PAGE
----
Best interests of the children vs. any harm that may result
Child Custody Lawyer for Relocation Matters
Legal Counsel for Move Away Orders in Southern California
Parents who share custody face a difficult dilemma when one parent wants or needs to relocate out of the area or state. When the custodial parent decides to move to a new home, the relocation can impact the accessibility of the non-custodial parent to his or her child. Additionally, it may also violate an existing custody and/or visitation order.
In some instances, relocation can be grounds for the non-custodial parent to request a change in the custody agreement. In all cases, California law requires the custodial parent to first get approval from the court by filing a move-away petition before moving with children.
Modification of Custody Order
Since California courts recognize relocation as a significant change in circumstances, a modification of the child custody order may be necessary. In order to accomplish this, the non-custodial parent must be able to show that the move is a detrimental to the child. It is essential to understand that the court will always consider the best interests of the child, so moving should not be used as a tool to limit visitation time with a co-parent or gain an advantage in a custody battle. The court will examine whether or not the move is an attempt by the custodial parent to limit the other parent’s time with the child, which will likely work against you.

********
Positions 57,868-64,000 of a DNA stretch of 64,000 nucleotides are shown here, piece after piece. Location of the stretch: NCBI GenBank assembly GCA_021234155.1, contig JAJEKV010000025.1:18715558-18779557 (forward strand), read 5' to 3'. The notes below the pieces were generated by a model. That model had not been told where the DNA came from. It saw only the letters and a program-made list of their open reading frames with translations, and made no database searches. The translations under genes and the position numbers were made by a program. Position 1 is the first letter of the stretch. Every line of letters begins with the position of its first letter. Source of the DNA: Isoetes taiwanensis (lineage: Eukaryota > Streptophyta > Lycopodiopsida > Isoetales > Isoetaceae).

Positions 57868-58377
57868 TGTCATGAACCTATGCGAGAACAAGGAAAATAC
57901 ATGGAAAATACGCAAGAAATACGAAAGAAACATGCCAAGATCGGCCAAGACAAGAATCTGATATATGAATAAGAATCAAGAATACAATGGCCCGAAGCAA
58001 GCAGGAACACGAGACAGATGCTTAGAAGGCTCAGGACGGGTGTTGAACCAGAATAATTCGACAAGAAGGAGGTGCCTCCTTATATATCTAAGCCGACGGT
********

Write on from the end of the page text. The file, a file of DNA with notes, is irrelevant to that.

If the court decides to not modify the custody order, it can still modify the visitation agreement by awarding more time with the non-custodial parent.
California Laws Regarding Relocation
As long as it is deemed to be within the child’s best interest, California law preserves the custodial parent’s right to change residences if necessary, even if moving with the child would affect the non-custodial parent’s visitation.
California Family Code Section 7501 states,
“A parent entitled to the custody of a child has a right to change the residence of the child, subject to the power of the court to restrain a removal that would prejudice the rights or welfare of the child.”